Congruity: prevention is out of step with routine government business.
Preventive policymaking focuses on relatively hard-to-measure, long-term outcomes. It competes badly – for attention and resources – with more-pressing issues with short-term targets. Its push for radically different, holistic, policymaking does not fit with well-established rules and norms. Attempts to ‘institutionalise’ health improvement either lead to public health agencies with very limited powers, or cross-government initiatives that remain unfulfilled.
Capacity: low support for major investments with uncertain rewards.
No policy can improves live, and reduces inequalities, while avoiding political and financial costs. Rather, preventive policies involve ‘hard choices’ with political costs, and are akin to capital investment: spend now, and receive benefits in the future. This offer of short term costs for uncertain long-term benefits is not attractive to governments seeking to avoid controversy and reduce state spending.
Story. Treat health as a human right, identify the ‘social determinants of health’ and the ‘upstream’ solutions to reduce inequalities, promote intersectoral action, and seek high political commitment.
‘Playbook’. For example, connect HiAP to current government agendas, focus on ‘win-win’ solutions, avoid the perception of ‘health imperialism’, and foster policy champions.
On the other hand, regular reports of slow progress relates to problems with:
Clarity. The HiAP terminology is abstract and subject to different interpretations. For some, it involves a radical plan to redistribute money and power to reduce health inequalities. For others, it is a vague ambition to encourage collaboration inside and outside of government.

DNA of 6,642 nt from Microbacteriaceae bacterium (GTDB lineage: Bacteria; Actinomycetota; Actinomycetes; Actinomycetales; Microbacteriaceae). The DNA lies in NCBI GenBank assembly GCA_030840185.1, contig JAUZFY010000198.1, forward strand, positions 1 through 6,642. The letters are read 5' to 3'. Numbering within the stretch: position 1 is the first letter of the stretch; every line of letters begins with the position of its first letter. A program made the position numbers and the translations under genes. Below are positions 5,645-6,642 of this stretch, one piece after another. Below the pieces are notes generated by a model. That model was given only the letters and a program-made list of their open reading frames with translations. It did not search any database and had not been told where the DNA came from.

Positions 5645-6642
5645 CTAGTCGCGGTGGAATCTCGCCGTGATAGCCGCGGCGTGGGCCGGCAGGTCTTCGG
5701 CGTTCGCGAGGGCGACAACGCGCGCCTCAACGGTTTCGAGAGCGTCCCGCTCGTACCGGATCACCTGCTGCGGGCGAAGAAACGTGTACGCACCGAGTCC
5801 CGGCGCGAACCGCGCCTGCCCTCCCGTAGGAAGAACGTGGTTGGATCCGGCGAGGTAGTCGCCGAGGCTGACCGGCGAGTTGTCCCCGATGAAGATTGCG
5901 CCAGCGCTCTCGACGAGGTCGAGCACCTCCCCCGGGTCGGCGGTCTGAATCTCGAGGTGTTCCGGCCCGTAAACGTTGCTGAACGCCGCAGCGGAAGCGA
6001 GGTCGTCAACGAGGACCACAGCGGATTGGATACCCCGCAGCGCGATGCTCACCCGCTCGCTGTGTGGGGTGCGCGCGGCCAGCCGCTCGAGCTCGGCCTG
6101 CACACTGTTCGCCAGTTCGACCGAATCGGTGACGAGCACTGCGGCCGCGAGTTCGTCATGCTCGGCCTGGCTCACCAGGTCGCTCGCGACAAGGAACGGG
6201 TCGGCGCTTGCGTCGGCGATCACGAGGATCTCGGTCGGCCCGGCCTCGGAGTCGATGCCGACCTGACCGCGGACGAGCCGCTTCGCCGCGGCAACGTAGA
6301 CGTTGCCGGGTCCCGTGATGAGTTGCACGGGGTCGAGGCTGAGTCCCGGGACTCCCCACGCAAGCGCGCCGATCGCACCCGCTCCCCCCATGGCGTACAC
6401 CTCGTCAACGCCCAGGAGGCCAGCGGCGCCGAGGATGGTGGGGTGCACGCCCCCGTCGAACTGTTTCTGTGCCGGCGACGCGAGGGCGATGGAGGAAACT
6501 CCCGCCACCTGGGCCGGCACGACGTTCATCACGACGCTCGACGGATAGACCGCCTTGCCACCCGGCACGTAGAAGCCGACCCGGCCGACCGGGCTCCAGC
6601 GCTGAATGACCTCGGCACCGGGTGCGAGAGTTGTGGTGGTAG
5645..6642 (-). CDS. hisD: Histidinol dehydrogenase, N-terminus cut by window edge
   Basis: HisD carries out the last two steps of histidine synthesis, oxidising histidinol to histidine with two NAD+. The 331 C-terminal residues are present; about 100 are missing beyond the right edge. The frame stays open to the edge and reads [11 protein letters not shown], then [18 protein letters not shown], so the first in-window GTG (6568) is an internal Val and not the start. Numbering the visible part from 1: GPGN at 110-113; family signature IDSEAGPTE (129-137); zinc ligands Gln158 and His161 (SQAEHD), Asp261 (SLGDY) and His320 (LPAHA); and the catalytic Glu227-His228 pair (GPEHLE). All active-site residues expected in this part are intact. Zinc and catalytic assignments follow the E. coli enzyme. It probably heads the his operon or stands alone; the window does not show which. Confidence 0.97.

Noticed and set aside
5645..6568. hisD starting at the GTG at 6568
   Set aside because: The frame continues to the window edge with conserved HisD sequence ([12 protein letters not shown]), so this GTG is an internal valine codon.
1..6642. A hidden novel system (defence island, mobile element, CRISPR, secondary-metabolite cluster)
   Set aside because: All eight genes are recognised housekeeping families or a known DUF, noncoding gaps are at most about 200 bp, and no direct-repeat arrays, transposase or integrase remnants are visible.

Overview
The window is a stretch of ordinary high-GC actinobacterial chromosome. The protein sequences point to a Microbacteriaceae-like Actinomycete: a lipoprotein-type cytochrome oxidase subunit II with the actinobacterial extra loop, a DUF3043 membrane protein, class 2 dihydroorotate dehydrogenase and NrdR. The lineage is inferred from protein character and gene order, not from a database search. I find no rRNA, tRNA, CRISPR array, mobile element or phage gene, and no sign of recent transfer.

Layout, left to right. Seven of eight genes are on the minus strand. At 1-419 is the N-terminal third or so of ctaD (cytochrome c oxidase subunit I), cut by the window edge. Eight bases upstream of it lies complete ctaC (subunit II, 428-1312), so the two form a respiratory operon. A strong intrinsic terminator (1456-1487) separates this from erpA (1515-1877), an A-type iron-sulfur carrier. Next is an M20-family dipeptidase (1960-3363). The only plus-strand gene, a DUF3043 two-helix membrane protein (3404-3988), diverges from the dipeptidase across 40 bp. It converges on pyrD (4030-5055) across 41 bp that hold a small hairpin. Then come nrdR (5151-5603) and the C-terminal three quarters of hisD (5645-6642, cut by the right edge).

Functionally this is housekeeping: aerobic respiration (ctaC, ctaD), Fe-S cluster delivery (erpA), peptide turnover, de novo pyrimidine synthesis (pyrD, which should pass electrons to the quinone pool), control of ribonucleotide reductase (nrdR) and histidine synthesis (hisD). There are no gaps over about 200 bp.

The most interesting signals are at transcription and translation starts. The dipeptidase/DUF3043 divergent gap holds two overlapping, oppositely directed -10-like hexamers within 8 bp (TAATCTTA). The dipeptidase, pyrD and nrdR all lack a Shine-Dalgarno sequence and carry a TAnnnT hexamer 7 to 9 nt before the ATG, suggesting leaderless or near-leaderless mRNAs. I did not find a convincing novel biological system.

Congruity. Advocates seek to ‘mainstream’ health into all policies, but find low or superficial interest from other sectors, or opposition to public health interference in other government business.
Capacity. Few advocates have made a winning economic case for HiAP investment. Most initiatives are about zero-cost cooperation (undermined by low clarity and congruity).
While these experiences are dispiriting, they were at least predictable, particularly in states that were not conducive to economic redistribution and high state intervention. However, COVID-19 added an ironic twist: it should have prompted governments to connect the dots between health improvement and protection strategies, to address the unequal spread of the NCDs that caused unequal illness and death. Instead, rapid and radical changes to foster health protection came at the expense of health improvement.
These experiences provide cautionary tales to underpin future strategies. They show that vague political agreement – to mainstream health across government – is no guarantee of substantial action, and the production of a new strategy is futile without knowing if it will dovetail with routine government business.
The workshop discussion: opportunities and challenges
There were many positive messages peppered throughout our discussions, suggesting that Scottish policy and policymaking is conducive to health improvement progress. Participants highlighted a lower tendency (than in Westminster) to focus on individual responsibility, in favour of more collectivist solutions. There is political leadership and cross party consensus behind the argument that we need to fix shameful health inequalities.
These positive factors could help to boost a current focus on ‘place’, to foster local collaboration to join-up services to improve wellbeing (such as via well maintained streets, good quality spaces, places to meet, and a sense of belonging and control). People care about what happens in local communities, which could bring together many different NCD-related aims – such as in alcohol, tobacco, gambling, diet, exercise – that would otherwise be siloed.